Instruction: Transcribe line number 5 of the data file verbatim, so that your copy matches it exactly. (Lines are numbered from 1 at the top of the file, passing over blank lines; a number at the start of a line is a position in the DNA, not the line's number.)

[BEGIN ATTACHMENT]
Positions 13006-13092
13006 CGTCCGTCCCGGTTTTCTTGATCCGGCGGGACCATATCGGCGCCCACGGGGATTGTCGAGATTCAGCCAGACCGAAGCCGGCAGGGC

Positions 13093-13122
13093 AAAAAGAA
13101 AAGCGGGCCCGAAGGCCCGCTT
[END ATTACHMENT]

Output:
13101 AAGCGGGCCCGAAGGCCCGCTT